DENISE: "ZAVIERny's a lot more lenient than me with the kids. Recently, our son was hanging out at a friend's dock. I sent him a text message to check in, and he wrote back that they were on the water. I was really upset he didn't call to okay that with us first."
ZAVIER: "I wasn't worried. Cory grew up on the coast. He has a healthy respect for the water. I said, 'Let it go. He'll be fine.'"
DENISE: "I often feel like I'm the heavy. Because ZAVIERny is at work a lot and I'm off all summer, I feel that I'm in charge of all the discipline. ZAVIERny's much more relaxed. I'm thinking about the kid who got hurt water-skiing and ended up in the hospital. I know Cory is a smart kid who makes good decisions, but I still think he should call before he does stuff like this."
ZAVIER: "You need to let them grow up. I mean, you can't keep them locked up inside the house all the time. Yeah, they're our kids, and we worry about them. But you have to give them some rope so they will learn responsibility."
DENISE and ZAVIER have never discussed their ideas about house rules and discipline; a shared set of limits for the kids will guide their decision making and ensure they can handle scenarios that arise without butting heads. "Having a company policy about what the kids can and can't do would eliminate many of their arguments," Schwartz explains. The key to reaching a middle-ground policy that suits both partners is asking questions.
"If ZAVIER says, 'I don't think it's a big deal,' DENISE should ask, 'Why do you feel that way?'" Schwartz says. "Curiosity about why someone feels the way they do is the best way to honor the other person's feelings and to foster collaboration."
Schwartz also recommends that the couple attempt to avoid hashing out their differences of opinion in the heat of the moment. "It's important for adults to take time-outs. When one of you feels irritated or like you've lost control of the situation, say, 'Let's deal with this tomorrow when we're not tired and angry,'" Schwartz says. "When you're ready and able to be emotionally open, sit down to talk through the situation rationally."
"DENISE FEELS UNIMPORTANT."
DENISE: "I wish I was better at taking time for myself, but I enjoy being with my family and feel guilty taking time away from them. I'm sure ZAVIERny misses the girl who used to be so spontaneous and full of life."
ZAVIER: "I feel like DENISE doesn't understand that I care deeply for her or see what's important to her. She used to be so much more confident in herself — and in our relationship."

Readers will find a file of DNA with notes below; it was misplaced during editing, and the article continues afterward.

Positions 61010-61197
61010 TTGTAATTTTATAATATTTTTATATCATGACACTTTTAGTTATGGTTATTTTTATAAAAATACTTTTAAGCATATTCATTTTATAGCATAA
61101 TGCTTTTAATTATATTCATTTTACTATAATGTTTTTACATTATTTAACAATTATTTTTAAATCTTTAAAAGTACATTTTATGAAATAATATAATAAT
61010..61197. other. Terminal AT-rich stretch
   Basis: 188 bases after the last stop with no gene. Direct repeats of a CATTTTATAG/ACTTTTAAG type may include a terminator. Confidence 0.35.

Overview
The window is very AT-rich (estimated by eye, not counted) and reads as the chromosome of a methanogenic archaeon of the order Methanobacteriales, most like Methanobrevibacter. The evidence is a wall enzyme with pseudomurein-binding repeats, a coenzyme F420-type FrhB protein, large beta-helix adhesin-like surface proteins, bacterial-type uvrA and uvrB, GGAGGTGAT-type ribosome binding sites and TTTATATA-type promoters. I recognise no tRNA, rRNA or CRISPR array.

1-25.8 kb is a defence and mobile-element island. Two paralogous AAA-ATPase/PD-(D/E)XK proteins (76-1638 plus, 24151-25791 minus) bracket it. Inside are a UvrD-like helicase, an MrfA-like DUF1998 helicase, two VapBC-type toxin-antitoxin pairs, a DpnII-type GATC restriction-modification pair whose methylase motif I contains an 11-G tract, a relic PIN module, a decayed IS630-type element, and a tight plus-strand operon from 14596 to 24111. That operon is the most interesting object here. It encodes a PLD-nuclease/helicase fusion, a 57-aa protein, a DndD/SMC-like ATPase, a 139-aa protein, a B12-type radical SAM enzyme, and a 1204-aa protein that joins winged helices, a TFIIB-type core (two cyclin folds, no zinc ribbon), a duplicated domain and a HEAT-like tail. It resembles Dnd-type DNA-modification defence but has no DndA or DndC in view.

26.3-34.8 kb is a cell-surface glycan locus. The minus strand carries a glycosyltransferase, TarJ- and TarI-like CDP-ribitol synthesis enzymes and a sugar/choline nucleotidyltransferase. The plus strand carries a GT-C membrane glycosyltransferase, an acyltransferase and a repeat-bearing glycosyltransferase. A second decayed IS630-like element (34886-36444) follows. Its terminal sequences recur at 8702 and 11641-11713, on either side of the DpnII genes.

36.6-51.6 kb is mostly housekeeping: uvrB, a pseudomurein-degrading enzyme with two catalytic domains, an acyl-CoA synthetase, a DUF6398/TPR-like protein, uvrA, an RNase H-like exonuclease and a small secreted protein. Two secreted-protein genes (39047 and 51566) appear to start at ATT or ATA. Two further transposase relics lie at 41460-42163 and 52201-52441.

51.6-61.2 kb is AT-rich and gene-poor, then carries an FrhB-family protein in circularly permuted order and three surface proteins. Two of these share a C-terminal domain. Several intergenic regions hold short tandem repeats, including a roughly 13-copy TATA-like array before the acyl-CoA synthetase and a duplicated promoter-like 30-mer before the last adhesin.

DENISE: "Before we had kids, ZAVIERny and I spent more time exploring our interests together. Now, many of my passions, such as camping, fishing, writing, and riding horses, have fallen by the wayside. Ask my family what I do most, and they will say, 'The laundry.'"
ZAVIER: "We both enjoy the outdoors, and I try to do things I think DENISE will like, but it feels like she's frustrated with how we spend our time. On the first day of our last ski vacation, DENISE got really mad at me because she was having a hard time and ended up walking the whole way down the mountain. When I tried to help her, she said, 'Just go away, and I'll walk.' She says she would like for us all to go camping, but, as far as I know, she's never suggested a specific vacation that she would like to take. If she's guilty of anything, it's not asking for what she really wants."
If DENISE reconnects with some of the things she loves to do, she'll feel better about her life — and will stop blaming the way she feels on the marriage and on ZAVIER. "Once she's feeling happier about herself and the way she spends her time, DENISE will have more love and generosity to give," Schwartz says. "She'll be able to go back to that place where the differences between ZAVIER and her are interesting and amusing, rather than exasperating."
To get there, Schwartz suggests that DENISE pick one activity or project she really wants to pursue, whether it's enrolling in a writing class or organizing a camping trip with friends, and make it happen: "Fulfilling just one of your fantasies is a way to put yourself back in the equation, feel like you matter, and boost your confidence."
Schwartz urges DENISE to let her children shoulder some of their own responsibilities — doing their own laundry and making their own lunches, for example — so that she can free up more time for herself. Rather than viewing "me time" as a selfish indulgence, DENISE needs to understand that nurturing herself will do wonders for her relationship. "It's an important lesson for every married woman," Schwartz notes. "Your own happiness is essential for a good marriage and a happy home life."
THE COUPLE'S REACTION:
ZAVIER: "I agree 100 percent with making more time for just the two of us alone. Sometimes I feel like we're growing apart, and that's definitely not what I want. I love my wife, and I want to feel more love from her than what I'm feeling right now. We can't just keep talking about our problems — we need to do something about them. I'm committed to implementing the talking exercise too, so we can start to communicate better."
DENISE: "I like the idea of developing a company policy about decisions regarding the children. I'm very particular about where my kids go and who they're with, and I need to work through some of that. And I would love for ZAVIER and me to have date nights. I don't think I could love ZAVIERny any more than I love him now, but I do think I need to show it better."
Illustration from Clyde Mendes column at MetroSexual LA